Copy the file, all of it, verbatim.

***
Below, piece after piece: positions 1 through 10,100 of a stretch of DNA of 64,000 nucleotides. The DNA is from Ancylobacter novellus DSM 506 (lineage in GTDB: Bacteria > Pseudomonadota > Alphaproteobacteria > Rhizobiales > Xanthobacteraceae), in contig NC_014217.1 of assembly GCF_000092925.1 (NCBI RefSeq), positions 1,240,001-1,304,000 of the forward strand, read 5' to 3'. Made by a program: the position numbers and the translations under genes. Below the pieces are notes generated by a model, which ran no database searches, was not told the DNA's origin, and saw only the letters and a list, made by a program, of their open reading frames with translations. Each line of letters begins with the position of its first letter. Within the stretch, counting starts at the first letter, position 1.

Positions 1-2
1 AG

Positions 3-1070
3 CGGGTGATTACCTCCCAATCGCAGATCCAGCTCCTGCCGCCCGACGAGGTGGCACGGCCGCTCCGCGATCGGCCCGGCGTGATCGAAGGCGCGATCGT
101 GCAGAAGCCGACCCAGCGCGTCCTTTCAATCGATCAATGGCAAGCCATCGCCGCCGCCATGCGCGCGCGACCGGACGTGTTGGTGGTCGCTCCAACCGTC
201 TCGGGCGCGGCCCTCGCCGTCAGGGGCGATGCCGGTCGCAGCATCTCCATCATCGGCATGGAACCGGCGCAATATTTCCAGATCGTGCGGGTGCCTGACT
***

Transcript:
Below, piece after piece: positions 1 through 10,100 of a stretch of DNA of 64,000 nucleotides. The DNA is from Ancylobacter novellus DSM 506 (lineage in GTDB: Bacteria > Pseudomonadota > Alphaproteobacteria > Rhizobiales > Xanthobacteraceae), in contig NC_014217.1 of assembly GCF_000092925.1 (NCBI RefSeq), positions 1,240,001-1,304,000 of the forward strand, read 5' to 3'. Made by a program: the position numbers and the translations under genes. Below the pieces are notes generated by a model, which ran no database searches, was not told the DNA's origin, and saw only the letters and a list, made by a program, of their open reading frames with translations. Each line of letters begins with the position of its first letter. Within the stretch, counting starts at the first letter, position 1.

Positions 1-2
1 AG

Positions 3-1070
3 CGGGTGATTACCTCCCAATCGCAGATCCAGCTCCTGCCGCCCGACGAGGTGGCACGGCCGCTCCGCGATCGGCCCGGCGTGATCGAAGGCGCGATCGT
101 GCAGAAGCCGACCCAGCGCGTCCTTTCAATCGATCAATGGCAAGCCATCGCCGCCGCCATGCGCGCGCGACCGGACGTGTTGGTGGTCGCTCCAACCGTC
201 TCGGGCGCGGCCCTCGCCGTCAGGGGCGATGCCGGTCGCAGCATCTCCATCATCGGCATGGAACCGGCGCAATATTTCCAGATCGTGCGGGTGCCTGACT